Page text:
Since the acquisition of Rudy Gay, Ross has seen his minutes decrease, but earlier on in the season when the Raptors were ravaged by injury, Ross found himself in the rotation on a regular basis. He has scored in double figures on 14 separate occasions this season -- his highest output was 26 points against Sacramento -- which is a testament to how easy it is for him to get points when his shot is going.

Wizards' fans should just know that whenever he is in the game, he doesn't cheat himself, as Casey would say. He is going to get his shots up and he is going to try and dunk on someone.

2. How is the Rudy Gay thing working out? Is there a way of looking at it that might not have been picked up by the mainstream NBA media?

Well it's difficult to look at the acquisition in a way that hasn't been written about because his trade and subsequent fall out have been subject to constant media scrutiny. Having said that, this how I see the situation:

Financials aside, acquiring Gay has given the Raptors a legitimate scorer that can create his own shot, which has been huge as it has opened up the floor for others like DeMar DeRozan to be effective offensively without seeing double-teams or being the defensive focus of opposing teams. Gay is also a player that Casey can turn to at the end of games to make baskets in the clutch -- Gay has already made two game-winning shots in his brief time in Toronto.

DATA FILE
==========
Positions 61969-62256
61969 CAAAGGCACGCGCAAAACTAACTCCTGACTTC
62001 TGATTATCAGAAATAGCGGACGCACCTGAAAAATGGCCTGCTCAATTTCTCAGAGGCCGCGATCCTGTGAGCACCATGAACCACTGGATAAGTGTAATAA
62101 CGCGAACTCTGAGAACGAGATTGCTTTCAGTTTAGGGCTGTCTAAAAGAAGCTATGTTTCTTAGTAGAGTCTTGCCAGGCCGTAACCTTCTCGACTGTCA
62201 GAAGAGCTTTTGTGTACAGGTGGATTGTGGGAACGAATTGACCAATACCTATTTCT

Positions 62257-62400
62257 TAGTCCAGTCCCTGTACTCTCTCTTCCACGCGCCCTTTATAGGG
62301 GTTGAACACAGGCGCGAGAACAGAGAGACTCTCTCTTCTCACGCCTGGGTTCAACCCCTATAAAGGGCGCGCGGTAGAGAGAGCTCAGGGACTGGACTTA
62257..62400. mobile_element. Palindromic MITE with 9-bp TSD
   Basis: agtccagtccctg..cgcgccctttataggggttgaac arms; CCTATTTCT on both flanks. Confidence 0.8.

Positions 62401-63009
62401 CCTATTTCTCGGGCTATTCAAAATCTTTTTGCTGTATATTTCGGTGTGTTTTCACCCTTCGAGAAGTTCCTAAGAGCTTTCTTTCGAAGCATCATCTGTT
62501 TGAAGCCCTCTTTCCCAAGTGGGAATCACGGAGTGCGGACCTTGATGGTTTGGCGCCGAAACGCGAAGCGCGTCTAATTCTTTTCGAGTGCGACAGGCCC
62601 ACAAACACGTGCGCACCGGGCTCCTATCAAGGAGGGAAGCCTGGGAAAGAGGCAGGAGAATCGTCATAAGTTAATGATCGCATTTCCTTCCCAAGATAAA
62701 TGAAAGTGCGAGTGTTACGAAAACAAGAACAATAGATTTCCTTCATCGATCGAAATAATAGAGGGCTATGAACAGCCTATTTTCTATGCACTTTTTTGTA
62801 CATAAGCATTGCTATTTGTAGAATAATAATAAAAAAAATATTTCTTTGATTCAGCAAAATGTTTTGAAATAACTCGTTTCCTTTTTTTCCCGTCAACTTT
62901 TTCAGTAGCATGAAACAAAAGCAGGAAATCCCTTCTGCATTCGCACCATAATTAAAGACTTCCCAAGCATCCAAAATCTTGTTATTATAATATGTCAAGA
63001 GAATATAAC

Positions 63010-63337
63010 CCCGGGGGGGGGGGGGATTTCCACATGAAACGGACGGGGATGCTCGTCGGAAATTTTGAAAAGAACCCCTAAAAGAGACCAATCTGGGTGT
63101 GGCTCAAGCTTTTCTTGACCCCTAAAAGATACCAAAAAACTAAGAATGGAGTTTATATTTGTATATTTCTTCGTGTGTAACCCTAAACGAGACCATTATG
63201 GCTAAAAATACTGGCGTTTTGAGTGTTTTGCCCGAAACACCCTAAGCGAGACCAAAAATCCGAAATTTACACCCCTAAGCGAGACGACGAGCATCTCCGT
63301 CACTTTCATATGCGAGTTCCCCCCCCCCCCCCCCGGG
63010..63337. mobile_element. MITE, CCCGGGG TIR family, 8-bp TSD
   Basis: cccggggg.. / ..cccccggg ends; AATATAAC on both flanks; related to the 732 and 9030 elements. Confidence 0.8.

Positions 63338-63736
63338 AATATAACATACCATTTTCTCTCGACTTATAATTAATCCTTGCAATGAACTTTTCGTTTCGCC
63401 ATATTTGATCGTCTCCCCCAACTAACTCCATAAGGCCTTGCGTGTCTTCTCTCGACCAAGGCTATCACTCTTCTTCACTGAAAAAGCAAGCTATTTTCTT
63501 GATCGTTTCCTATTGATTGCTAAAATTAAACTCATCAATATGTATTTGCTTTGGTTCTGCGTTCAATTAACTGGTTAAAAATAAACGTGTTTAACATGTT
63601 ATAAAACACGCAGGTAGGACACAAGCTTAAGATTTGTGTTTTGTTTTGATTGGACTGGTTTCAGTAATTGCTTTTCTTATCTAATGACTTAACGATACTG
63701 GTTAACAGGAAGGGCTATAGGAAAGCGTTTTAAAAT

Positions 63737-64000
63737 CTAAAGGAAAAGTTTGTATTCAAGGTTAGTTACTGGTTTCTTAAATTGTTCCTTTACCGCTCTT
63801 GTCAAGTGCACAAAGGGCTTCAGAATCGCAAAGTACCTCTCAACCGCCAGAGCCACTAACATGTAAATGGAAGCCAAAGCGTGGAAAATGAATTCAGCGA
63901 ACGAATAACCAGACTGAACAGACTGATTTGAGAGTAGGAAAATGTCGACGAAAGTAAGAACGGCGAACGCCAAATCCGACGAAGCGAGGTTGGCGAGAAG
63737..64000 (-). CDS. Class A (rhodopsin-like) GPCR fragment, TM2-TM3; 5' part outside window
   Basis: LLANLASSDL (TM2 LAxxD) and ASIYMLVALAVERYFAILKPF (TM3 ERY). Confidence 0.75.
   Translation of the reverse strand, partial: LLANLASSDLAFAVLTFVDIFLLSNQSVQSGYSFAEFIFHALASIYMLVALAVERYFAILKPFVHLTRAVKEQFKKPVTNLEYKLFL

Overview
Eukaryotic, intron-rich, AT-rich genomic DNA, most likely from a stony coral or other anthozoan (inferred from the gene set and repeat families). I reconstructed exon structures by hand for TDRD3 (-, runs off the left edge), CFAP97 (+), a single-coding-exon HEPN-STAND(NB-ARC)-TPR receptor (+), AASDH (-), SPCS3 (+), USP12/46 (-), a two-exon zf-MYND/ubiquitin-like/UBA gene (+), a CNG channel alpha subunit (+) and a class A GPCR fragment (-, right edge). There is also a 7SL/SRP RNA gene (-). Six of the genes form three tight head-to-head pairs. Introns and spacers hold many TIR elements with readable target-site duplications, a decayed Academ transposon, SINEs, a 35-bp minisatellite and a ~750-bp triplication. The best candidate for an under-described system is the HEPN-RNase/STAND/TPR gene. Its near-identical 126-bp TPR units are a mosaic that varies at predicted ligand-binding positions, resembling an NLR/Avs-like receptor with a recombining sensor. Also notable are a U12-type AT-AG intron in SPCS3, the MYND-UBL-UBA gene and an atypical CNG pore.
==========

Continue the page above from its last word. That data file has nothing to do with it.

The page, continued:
On the flip side, statistically Gay has not been great. He has shot poorly in his seven games with the team -- 38 percent from the floor and 18 percent from beyond the arc -- and his shot selection has been more than questionable. At this point in time it's difficult to quantify his impact on the team, as they are 5-2 since his arrival, yet his individual statistics seem to indicate that he is hurting them. This situation will be interesting to watch unfold.

3. The trade deadline is almost here and you guys have a couple of people (coughFieldsandDeRozancough) who might be on their way out due to their contracts and the presence of the Gay-Valanciunas-Lowry core. Can they co-exist with their more well-known teammates, and what do you realistically think you would be able to get for them?